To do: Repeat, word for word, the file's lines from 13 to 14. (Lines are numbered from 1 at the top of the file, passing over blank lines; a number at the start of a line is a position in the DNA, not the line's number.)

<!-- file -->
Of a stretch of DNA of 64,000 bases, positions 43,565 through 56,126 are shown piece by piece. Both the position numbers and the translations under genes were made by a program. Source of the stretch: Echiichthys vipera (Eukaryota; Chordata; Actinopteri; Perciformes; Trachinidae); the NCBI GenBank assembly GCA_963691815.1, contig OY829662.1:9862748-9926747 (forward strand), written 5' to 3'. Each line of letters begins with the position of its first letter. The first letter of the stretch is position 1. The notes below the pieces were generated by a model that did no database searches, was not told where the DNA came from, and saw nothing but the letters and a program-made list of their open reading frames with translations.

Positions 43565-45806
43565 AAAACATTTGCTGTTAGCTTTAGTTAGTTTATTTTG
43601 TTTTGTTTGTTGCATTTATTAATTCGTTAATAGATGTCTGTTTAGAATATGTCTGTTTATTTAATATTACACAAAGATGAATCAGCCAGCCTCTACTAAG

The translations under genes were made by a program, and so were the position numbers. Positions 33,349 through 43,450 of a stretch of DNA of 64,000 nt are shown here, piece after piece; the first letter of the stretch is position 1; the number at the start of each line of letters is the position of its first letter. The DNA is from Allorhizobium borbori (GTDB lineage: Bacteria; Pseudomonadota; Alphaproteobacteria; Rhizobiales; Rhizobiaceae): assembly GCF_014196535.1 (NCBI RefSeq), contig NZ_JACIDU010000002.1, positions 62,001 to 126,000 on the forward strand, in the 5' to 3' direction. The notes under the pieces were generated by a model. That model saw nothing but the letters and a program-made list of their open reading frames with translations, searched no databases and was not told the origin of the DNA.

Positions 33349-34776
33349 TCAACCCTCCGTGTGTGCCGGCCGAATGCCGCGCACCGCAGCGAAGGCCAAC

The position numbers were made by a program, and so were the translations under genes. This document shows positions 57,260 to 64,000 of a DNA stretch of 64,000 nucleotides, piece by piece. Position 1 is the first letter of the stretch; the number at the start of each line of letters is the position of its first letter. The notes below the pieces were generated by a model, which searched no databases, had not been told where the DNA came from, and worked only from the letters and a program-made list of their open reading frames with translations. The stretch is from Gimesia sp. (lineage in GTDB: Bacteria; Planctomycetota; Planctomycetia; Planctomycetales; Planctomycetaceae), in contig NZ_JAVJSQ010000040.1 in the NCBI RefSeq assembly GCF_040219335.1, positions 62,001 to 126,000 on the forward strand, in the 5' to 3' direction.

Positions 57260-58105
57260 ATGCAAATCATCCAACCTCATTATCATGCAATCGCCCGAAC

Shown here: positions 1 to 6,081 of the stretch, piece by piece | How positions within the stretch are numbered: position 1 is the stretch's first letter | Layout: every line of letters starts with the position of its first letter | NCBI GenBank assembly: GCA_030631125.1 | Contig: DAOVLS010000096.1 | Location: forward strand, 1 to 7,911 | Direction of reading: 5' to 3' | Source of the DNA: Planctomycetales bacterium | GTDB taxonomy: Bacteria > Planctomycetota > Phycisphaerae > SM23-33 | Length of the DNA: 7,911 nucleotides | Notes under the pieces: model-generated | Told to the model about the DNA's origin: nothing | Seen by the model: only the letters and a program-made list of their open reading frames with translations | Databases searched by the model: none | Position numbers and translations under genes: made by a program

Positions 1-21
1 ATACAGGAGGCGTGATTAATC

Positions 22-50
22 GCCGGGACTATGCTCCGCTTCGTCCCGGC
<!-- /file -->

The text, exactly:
1 ATACAGGAGGCGTGATTAATC

Positions 22-50